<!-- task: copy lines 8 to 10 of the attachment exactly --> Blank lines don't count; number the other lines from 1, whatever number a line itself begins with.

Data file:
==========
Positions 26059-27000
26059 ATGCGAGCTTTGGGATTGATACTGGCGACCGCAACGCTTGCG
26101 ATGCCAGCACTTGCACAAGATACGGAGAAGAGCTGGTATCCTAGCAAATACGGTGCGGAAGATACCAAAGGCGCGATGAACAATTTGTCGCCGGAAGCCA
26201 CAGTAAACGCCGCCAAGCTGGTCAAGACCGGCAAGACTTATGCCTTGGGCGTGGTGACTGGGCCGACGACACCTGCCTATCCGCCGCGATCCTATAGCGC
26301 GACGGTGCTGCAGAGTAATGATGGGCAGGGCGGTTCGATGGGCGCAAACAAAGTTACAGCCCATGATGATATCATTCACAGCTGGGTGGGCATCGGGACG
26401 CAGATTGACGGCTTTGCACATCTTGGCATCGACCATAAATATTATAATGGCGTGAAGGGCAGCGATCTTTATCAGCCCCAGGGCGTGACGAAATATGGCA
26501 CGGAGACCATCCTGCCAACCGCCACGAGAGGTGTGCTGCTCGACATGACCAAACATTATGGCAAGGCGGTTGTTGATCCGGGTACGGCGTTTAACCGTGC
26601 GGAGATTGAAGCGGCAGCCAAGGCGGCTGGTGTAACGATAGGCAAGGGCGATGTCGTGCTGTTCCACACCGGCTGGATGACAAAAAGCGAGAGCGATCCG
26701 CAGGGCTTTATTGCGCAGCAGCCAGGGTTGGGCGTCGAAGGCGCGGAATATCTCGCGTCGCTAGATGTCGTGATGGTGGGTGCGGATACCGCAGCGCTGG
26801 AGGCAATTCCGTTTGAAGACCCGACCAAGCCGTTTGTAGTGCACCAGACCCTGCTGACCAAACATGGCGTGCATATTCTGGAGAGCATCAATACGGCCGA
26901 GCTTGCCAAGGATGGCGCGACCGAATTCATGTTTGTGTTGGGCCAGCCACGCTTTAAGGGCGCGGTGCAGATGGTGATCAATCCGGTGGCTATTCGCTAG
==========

26601 GGAGATTGAAGCGGCAGCCAAGGCGGCTGGTGTAACGATAGGCAAGGGCGATGTCGTGCTGTTCCACACCGGCTGGATGACAAAAAGCGAGAGCGATCCG
26701 CAGGGCTTTATTGCGCAGCAGCCAGGGTTGGGCGTCGAAGGCGCGGAATATCTCGCGTCGCTAGATGTCGTGATGGTGGGTGCGGATACCGCAGCGCTGG
26801 AGGCAATTCCGTTTGAAGACCCGACCAAGCCGTTTGTAGTGCACCAGACCCTGCTGACCAAACATGGCGTGCATATTCTGGAGAGCATCAATACGGCCGA